Eventually, as Irish people began to emigrate to America, the legend came with them, according to National Geographic. Only, it turned out that the New World crop of pumpkins was more plentiful and suitable to carve than a hard old turnip or other root vegetable, and thus the gourd-based jack-o’-lantern was born.

Halloween costumes were meant to avoid evil spirits and mess with neighbors

Children in Halloween costumes, Little Smoky River Farm Industries settlement, c. 1950

The tradition of wearing Halloween costumes may go back to the old days of Samhain, when disguising oneself had both a religious and a practical side. According to CNN, costumes worn around this time of year were meant to help wearers avoid scrutiny from wandering spirits. The disguises usually employed skins, horns, and other preserved animal bits to conceal the wearer and help them fit in with the otherworldly.

But, as the holiday adapted, those costumes also helped to conceal the identity of pranksters who bothered people in their community. And, conveniently enough, they could often blame the mischief on ghosts.

As Christians began to move into Celtic regions, Samhain slowly began to transition to a more neutered version of itself, with the faithful expected to spend the next day in religious observance, says SyFy. But costuming still continued, with some people going door to door, begging for treats like soul cakes in exchange for offering up their own prayers for departed souls.

Trick or treating was more about dead souls than candy

Children with rattle boxes preparing to collect money and treats on Fastelavn (the children's carnival)

Trick or treating seems like a pretty sweet state of things, all considered. A cute little kid dresses up in a costume, goes from door to door, and gets candy in exchange for the ritualized phrase "trick or treat." But, in medieval Europe, that interaction was more of a two-way street, at least spiritually speaking. And someone’s very soul could hang in the balance.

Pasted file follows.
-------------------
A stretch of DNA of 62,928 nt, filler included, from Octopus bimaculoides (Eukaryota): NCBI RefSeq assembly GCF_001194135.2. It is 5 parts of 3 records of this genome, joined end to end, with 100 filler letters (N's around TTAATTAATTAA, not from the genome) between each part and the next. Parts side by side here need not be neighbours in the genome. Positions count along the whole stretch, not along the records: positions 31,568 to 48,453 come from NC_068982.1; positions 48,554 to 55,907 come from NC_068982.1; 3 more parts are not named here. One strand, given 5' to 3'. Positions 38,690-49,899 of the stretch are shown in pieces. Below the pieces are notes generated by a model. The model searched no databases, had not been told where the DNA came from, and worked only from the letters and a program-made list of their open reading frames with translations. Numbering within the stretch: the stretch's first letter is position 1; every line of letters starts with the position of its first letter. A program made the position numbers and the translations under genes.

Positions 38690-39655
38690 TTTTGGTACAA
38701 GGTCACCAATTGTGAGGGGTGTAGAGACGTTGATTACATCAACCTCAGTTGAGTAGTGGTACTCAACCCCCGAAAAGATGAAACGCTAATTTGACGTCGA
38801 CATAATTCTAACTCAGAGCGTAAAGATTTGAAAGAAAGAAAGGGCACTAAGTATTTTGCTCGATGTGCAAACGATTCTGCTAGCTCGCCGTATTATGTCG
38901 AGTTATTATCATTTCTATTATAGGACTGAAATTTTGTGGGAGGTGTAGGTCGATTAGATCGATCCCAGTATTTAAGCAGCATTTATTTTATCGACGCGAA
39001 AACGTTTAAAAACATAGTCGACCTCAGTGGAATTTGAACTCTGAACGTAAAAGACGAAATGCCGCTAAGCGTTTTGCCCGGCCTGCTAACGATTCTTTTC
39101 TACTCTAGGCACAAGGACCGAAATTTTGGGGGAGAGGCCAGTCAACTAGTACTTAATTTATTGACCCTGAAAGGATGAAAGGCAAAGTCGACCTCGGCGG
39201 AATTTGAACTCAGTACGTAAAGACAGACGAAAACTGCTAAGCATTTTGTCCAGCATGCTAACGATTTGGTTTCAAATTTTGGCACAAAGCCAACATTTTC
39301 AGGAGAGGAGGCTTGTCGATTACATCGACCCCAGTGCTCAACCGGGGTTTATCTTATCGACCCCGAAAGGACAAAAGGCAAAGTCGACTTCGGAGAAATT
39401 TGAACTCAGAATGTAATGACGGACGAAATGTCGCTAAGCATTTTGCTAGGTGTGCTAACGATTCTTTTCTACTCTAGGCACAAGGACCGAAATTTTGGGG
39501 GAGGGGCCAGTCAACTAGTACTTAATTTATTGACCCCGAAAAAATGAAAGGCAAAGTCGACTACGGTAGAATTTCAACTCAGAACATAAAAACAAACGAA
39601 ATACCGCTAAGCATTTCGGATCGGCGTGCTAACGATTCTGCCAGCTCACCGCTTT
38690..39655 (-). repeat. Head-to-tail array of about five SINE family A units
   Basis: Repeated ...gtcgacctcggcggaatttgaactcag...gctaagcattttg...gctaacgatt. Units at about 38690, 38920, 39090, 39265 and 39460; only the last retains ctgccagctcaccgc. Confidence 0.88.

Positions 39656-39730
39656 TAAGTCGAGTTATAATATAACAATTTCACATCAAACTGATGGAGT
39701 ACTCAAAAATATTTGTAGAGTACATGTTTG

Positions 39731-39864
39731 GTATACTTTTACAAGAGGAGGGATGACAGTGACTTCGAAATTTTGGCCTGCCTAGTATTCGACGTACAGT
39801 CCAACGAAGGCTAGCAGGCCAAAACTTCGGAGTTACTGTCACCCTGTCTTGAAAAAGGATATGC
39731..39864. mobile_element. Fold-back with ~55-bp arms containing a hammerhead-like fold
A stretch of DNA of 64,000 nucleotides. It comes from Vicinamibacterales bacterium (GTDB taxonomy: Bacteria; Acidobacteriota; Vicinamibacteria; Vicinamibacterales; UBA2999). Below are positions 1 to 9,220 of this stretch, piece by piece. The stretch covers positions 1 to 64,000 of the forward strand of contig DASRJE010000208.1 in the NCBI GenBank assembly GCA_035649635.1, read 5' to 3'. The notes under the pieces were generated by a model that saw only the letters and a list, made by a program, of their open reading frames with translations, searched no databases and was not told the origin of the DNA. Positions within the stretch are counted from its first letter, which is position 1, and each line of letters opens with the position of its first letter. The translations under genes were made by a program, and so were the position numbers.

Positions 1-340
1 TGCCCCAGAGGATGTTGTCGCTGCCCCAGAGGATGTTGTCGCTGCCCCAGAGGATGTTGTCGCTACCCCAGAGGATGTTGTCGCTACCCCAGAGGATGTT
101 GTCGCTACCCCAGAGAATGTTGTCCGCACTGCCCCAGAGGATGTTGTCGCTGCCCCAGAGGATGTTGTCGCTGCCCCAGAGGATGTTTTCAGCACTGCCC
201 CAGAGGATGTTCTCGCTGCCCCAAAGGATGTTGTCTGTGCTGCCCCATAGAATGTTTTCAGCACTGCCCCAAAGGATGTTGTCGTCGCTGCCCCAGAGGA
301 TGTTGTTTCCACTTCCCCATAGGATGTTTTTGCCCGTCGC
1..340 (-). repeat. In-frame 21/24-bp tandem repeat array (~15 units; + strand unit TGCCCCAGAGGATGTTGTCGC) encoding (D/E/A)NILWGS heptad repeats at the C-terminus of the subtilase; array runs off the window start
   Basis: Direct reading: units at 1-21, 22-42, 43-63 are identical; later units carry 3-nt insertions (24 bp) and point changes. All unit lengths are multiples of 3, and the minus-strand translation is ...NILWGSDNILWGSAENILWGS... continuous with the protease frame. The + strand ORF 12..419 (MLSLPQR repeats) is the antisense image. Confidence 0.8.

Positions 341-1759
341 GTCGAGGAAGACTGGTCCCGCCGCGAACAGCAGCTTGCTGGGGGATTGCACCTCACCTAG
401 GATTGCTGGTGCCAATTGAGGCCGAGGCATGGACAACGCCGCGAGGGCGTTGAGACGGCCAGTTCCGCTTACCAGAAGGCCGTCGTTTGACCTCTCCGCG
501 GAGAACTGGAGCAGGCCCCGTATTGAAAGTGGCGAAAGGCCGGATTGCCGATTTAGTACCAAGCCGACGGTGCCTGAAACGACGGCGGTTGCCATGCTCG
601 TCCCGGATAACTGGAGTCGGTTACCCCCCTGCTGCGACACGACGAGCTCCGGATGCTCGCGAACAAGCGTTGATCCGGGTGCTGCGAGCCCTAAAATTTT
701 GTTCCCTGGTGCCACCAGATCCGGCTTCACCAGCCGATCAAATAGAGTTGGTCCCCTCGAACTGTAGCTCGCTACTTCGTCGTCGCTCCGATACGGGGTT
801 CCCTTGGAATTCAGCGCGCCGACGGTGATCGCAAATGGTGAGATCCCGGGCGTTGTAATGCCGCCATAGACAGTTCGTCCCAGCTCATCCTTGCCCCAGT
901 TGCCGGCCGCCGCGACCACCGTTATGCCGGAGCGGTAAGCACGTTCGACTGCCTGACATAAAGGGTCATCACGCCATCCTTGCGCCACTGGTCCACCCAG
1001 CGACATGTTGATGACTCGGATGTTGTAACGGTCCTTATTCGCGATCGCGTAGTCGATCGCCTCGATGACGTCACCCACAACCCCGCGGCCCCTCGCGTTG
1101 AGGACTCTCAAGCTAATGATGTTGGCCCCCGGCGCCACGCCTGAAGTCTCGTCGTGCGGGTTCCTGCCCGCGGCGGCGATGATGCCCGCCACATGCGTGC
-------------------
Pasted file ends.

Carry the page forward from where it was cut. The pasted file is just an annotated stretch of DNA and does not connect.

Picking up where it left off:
Trick or treating has its roots in a begging practice that’s known under a variety of names, including "souling" and "guising," according to History. Richer folks would receive the poor of their communities on their doorsteps and give them soul cakes, a special seasonal pastry. Those who received the cakes then promised to pray for the souls of the household’s dead relatives, hopefully speeding some spirits out of purgatory and into heaven just a little sooner.

Eventually, kids started to take up the practice and added in costumes and song-and-dance routines. Instead of receiving a cake, they might receive other food, money, or even a nip of ale (it was the Middle Ages, after all). Digital Medievalist reports that records of some of the souling songs have survived, which include "A Soule-cake, a Soule-cake,/Have mercy on all Christen soules for a Soule-cake." Perhaps not the cheeriest, but if you were a hungry beggar waiting on a spiced and sweetened cake at the spookiest time of year, you’d sing, too.

Halloween animals have a witchy origin

Diagram of bat skeleton

Bats are actually a pretty helpful member of the ecosystem that, depending on the species, can help to pollinate plants and gobble up troublesome insects, according to the National Science Foundation. But they also have a spooky reputation and very often turn up in Halloween decorations.